Today’s market is seeing much volatility and uncertainty. Simply looking at the latest news can send any average investor into an anxious ball of nerves. “Am I holding on to the right investments?” “Which one will crumble and which one will stay strong?” Instead of letting fear and impulsiveness take over, Shaun Ler, award-winning adviser with about $10 million assets under advisory, says: stay calm and look for opportunities instead. Here are his top insights for smart investing:

In March 2020, the MSCI World index crashed 28% as pandemic anxiety weighed down on the market. By the end of Q3 2020, it had climbed back to a previous peak and then made a 4% correction from the most recent peak in September. How do you invest smartly and safely to ensure you are not caught in such volatile times?

1. Reduce Risks, Diversify

Trying to time the market – that is, to move in and out of a financial market by attempting to predict future price movements – is something Shaun cautions against. “There are too many unknown variables all the time,” he explains.

“Don’t put all your eggs in one basket, but do note that some baskets are better than others at certain times – these are the baskets we want to be in,” shares Shaun.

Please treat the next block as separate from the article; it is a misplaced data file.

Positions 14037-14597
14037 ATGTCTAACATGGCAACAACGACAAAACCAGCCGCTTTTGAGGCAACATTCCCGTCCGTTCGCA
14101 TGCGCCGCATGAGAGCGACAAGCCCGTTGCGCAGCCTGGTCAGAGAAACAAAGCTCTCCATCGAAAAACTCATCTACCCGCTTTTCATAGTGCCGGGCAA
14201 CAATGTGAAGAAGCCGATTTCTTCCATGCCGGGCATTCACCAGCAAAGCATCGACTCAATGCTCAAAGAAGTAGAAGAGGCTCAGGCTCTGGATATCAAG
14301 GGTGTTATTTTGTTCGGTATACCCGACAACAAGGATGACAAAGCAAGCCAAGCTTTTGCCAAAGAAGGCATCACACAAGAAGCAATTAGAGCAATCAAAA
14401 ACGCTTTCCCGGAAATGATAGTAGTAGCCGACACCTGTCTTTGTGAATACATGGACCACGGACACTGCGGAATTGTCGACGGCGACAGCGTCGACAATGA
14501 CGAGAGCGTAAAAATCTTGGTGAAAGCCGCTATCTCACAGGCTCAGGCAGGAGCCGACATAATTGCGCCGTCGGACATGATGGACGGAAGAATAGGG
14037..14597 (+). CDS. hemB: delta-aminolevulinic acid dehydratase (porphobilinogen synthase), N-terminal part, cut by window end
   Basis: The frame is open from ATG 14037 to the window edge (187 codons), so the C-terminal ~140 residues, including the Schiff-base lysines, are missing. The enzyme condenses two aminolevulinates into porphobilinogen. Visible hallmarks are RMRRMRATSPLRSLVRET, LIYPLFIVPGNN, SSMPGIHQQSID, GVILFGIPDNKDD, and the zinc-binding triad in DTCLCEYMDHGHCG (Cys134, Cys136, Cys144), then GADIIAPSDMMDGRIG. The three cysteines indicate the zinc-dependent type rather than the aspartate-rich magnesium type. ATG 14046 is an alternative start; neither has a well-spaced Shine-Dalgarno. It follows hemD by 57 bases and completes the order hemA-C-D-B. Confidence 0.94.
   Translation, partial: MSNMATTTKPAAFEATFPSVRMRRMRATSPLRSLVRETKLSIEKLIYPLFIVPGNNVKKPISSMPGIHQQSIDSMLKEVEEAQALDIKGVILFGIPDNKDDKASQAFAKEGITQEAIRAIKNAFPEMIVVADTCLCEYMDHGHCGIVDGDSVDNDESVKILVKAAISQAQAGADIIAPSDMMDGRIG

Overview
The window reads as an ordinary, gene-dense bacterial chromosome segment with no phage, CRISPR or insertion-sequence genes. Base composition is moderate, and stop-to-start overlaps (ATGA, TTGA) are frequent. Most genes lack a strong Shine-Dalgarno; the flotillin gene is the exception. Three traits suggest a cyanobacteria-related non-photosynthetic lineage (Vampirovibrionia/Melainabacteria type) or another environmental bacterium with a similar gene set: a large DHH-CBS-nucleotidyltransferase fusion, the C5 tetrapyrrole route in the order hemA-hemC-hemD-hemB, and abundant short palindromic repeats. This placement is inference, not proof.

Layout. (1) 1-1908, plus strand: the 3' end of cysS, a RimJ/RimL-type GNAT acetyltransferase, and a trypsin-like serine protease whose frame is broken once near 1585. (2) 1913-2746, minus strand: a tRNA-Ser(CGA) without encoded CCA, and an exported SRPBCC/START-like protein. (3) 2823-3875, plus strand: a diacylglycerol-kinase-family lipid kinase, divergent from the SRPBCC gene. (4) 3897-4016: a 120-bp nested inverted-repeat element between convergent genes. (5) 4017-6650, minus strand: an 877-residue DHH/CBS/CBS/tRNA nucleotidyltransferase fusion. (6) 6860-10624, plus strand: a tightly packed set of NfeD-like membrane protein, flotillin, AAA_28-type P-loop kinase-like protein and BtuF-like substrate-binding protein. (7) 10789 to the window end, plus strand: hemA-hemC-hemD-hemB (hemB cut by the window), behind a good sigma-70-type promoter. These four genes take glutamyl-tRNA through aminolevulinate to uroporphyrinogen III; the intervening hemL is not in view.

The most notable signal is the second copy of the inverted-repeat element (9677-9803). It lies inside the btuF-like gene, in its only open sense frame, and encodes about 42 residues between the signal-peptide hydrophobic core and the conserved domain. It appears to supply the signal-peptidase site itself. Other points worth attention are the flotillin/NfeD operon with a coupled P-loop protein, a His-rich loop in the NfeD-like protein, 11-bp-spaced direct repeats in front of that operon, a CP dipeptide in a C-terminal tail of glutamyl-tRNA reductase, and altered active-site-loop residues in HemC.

Diversify by including safer investments in your portfolio. Diversification can help in risk mitigation; you can safeguard yourself better against adverse market cycles, get access to more opportunities, and soften the impact of volatility. For example, look at how indices such as the S&P 500 have grown consistently over 10- to 15-year timeframe. As such, the likelihoods of netting returns on lower-risk investments are exponentially higher over the long run.

Tech stocks, for instance, have gained 78% by early September 2020 from rock bottom in March, whereas MSCI World gained only 38%.

However, with the recent correction in Sept, the tech sector corrected 10% while MSCI World index only dipped by 4% (as seen in the chart above). This further illustrates the point about diversifying and putting your eggs in the right baskets, at the right time.  

Our IPP Eagle Eye Dynamic Asset Allocation portfolios have delivered stellar returns while managing risks and volatility as we have a dedicated and experienced team managing our portfolios. We have also weathered through the COVID-19 volatility well and even outperformed the MSCI World Index by +9% (as of end July 2020).

2. Stay within your Comfort Zone – Pick the Low-Lying Fruits

A lot of investments are tied to beliefs and values. For example, some of Shaun’s clients have requested to not invest in specific sectors due to their personal preferences. Some, on the other hand, tend to favour certain sectors (such as Tech or Energy sectors) due to their domain knowledge related to their job and/or daily work. As such, a lot of things are bespoke and require careful and selective sourcing, to ensure that the investment portfolio remains strong and viable in the long run. However, such research and sourcing requires great commitment, keen interest in the subject matter and substantial time investment. This is where a good financial consultant really shines – he or she can advise you on the feasibility of various plan and strategies, craft specialised tailored portfolios, and do the due diligence required on your behalf.